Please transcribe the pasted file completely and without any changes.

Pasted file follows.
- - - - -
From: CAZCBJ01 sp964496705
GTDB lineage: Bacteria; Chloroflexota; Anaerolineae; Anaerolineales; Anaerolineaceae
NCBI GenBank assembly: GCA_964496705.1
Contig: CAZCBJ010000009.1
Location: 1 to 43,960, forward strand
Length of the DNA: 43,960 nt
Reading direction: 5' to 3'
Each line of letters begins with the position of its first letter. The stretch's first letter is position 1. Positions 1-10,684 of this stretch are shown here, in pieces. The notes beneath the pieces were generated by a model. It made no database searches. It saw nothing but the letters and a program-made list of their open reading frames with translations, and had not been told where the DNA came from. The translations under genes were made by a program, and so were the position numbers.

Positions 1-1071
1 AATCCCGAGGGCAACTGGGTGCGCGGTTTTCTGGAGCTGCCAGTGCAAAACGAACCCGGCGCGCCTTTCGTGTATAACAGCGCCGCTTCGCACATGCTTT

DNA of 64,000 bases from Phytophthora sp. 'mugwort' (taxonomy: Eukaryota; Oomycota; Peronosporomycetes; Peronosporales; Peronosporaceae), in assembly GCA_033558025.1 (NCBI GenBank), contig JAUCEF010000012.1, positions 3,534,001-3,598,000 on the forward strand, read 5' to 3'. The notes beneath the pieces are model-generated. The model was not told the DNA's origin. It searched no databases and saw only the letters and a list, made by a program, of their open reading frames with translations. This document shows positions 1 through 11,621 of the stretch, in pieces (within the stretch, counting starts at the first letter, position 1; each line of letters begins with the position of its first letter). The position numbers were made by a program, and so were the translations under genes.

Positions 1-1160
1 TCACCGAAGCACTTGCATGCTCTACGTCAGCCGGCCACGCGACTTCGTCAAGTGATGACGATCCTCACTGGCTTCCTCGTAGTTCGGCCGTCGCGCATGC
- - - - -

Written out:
From: CAZCBJ01 sp964496705
GTDB lineage: Bacteria; Chloroflexota; Anaerolineae; Anaerolineales; Anaerolineaceae
NCBI GenBank assembly: GCA_964496705.1
Contig: CAZCBJ010000009.1
Location: 1 to 43,960, forward strand
Length of the DNA: 43,960 nt
Reading direction: 5' to 3'
Each line of letters begins with the position of its first letter. The stretch's first letter is position 1. Positions 1-10,684 of this stretch are shown here, in pieces. The notes beneath the pieces were generated by a model. It made no database searches. It saw nothing but the letters and a program-made list of their open reading frames with translations, and had not been told where the DNA came from. The translations under genes were made by a program, and so were the position numbers.

Positions 1-1071
1 AATCCCGAGGGCAACTGGGTGCGCGGTTTTCTGGAGCTGCCAGTGCAAAACGAACCCGGCGCGCCTTTCGTGTATAACAGCGCCGCTTCGCACATGCTTT

DNA of 64,000 bases from Phytophthora sp. 'mugwort' (taxonomy: Eukaryota; Oomycota; Peronosporomycetes; Peronosporales; Peronosporaceae), in assembly GCA_033558025.1 (NCBI GenBank), contig JAUCEF010000012.1, positions 3,534,001-3,598,000 on the forward strand, read 5' to 3'. The notes beneath the pieces are model-generated. The model was not told the DNA's origin. It searched no databases and saw only the letters and a list, made by a program, of their open reading frames with translations. This document shows positions 1 through 11,621 of the stretch, in pieces (within the stretch, counting starts at the first letter, position 1; each line of letters begins with the position of its first letter). The position numbers were made by a program, and so were the translations under genes.

Positions 1-1160
1 TCACCGAAGCACTTGCATGCTCTACGTCAGCCGGCCACGCGACTTCGTCAAGTGATGACGATCCTCACTGGCTTCCTCGTAGTTCGGCCGTCGCGCATGC